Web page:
Disability Justice: Being dyspraxic in a developing country | Muskaan Arora -India
Hi I'm Muskaan Arora (She/Ze/They), an 18-year-old self-diagnosed dyspraxic and Autistic woman from Ahmedabad, India.
India is a developing country with a collectivistic culture, with a society that considers anything related to brain, nerves and mind - even the profession of a Psychiatrist or Psychologist as (TW: Ableist slur) m*dness. Sure, people are getting modernized, Millennials and Gen Z's are generations worth hoping from; but the overall awareness regarding any disability - even popular ones like autism - is rare, and deeply rooted in stereotypes.
Not to forget the Per Capita Income which was US $6,920 PPP as against the UK's US $47,880 PPP in 2019, pre-pandemic times. Combined with a low infrastructural development and a Fascist democracy, I live in one of the world's most developing countries and one of the biggest economies. I don't ask for your sympathy, I just ask for you to be an ally in increasing representation of the voices less-heard.
I came to know I'm dyspraxic when I watched a pathbreaking Indian film on neurodivergence which mentioned how not being able to catch a ball or tie shoelaces could be a result of a neurological disorder. 2-3 hours a day of google searches for 10 days and I found out I'm dyspraxic. Initially, it was relieving, but after a few days I experienced dysphoria, and I later overcame it all and am very happy with life now. I won't lie, I've been lucky too - been a school topper throughout life (academics was my saviour); intersectionally, I'm an Upper-Caste Cis-Het-Allo woman; and I know I'm neurodivergent at the age of 18 - a good amount of privilege to have. Of course, having a panic disorder, years of unknown masking and ableism, a dysfunctional family and typical Indian patriarchy along with neurodivergence does bring complications in life. (Again just me, everyone has a different life)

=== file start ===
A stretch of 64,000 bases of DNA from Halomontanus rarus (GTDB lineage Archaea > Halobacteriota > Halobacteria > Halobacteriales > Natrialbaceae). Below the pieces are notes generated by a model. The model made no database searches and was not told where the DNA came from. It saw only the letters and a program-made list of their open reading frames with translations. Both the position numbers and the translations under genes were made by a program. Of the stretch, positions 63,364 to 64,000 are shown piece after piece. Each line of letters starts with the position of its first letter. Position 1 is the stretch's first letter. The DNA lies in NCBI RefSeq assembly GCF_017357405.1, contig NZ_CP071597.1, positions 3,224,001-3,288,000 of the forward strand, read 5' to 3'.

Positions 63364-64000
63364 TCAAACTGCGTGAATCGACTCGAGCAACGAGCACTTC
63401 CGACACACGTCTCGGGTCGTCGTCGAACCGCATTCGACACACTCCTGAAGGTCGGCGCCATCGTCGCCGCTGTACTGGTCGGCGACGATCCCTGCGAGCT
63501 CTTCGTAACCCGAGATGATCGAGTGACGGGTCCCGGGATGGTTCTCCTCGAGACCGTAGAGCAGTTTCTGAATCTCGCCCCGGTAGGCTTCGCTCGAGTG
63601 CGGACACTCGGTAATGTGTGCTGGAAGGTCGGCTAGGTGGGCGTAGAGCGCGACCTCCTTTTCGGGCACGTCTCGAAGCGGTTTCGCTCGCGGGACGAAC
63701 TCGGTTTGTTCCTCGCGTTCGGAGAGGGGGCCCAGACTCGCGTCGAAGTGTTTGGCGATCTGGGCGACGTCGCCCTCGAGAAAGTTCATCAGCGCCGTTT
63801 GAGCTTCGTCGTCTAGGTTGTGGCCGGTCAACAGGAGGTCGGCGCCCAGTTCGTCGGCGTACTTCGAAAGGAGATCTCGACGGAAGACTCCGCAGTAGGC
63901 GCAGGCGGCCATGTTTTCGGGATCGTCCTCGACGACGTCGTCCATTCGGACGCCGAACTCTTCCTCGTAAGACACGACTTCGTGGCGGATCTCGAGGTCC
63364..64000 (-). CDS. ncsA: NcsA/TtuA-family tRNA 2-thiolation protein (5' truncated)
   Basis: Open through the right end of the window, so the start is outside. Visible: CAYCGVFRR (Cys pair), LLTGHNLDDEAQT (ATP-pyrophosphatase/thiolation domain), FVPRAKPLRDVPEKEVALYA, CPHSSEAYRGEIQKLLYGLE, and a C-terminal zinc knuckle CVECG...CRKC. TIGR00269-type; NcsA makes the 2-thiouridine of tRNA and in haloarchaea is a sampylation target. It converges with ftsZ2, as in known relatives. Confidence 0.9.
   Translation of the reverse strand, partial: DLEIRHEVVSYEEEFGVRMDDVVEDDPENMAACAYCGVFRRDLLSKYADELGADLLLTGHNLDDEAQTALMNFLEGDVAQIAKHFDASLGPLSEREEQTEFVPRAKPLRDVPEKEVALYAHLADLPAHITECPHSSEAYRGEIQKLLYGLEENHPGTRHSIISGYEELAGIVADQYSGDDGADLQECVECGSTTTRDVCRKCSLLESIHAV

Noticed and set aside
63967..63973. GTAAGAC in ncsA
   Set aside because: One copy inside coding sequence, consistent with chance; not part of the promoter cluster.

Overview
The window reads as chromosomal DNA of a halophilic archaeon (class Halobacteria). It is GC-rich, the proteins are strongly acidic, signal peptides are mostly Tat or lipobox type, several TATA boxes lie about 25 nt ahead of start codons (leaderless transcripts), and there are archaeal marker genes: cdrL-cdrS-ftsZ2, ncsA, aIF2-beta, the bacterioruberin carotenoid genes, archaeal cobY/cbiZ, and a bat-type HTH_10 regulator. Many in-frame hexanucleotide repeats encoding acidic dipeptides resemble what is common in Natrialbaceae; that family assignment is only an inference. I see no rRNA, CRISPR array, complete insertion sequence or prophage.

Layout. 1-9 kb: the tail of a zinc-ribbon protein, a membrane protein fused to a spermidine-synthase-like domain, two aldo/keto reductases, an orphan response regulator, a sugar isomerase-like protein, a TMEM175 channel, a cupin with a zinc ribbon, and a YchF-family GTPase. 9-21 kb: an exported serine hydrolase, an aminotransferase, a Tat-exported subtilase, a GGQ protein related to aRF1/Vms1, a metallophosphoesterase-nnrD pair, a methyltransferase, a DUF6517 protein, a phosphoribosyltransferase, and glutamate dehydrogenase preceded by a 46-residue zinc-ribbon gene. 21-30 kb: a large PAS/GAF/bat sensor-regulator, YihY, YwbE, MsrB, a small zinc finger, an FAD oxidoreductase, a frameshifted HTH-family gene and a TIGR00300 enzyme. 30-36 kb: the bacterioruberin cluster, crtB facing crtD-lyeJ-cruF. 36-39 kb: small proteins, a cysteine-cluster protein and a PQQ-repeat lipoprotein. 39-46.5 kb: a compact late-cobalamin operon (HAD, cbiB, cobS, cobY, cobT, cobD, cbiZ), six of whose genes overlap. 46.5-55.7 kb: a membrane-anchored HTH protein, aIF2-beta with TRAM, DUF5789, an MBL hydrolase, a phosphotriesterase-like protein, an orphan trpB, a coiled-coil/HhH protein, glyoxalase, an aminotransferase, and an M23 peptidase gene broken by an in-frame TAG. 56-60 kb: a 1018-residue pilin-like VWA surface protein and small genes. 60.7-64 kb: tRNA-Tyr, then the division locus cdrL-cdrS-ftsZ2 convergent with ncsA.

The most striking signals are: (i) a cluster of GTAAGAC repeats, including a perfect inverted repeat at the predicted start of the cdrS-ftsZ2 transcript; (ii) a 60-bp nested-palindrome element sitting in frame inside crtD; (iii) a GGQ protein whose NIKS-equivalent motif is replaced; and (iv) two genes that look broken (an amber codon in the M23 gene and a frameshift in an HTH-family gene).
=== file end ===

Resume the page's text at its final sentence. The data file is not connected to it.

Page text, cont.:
Someone "having it worse" doesn't invalidate my struggles, but doesn't invalidate their struggles too. We need to recognize intersectional aspects when we talk about Disability Justice. Apart from gender, sexual orientation, religion, race and class (which I have seen most people considering), we also need to broaden our perspective towards developing countries, collectivistic-orthodox cultures, lower and outcaste people, self-diagnosed people, ACDFs and a lot more. Representation matters, simply because existence matters.
*Purchasing power parity (PPP) is a popular metric used by macroeconomic analysts that compares different countries' currencies through a "basket of goods" approach.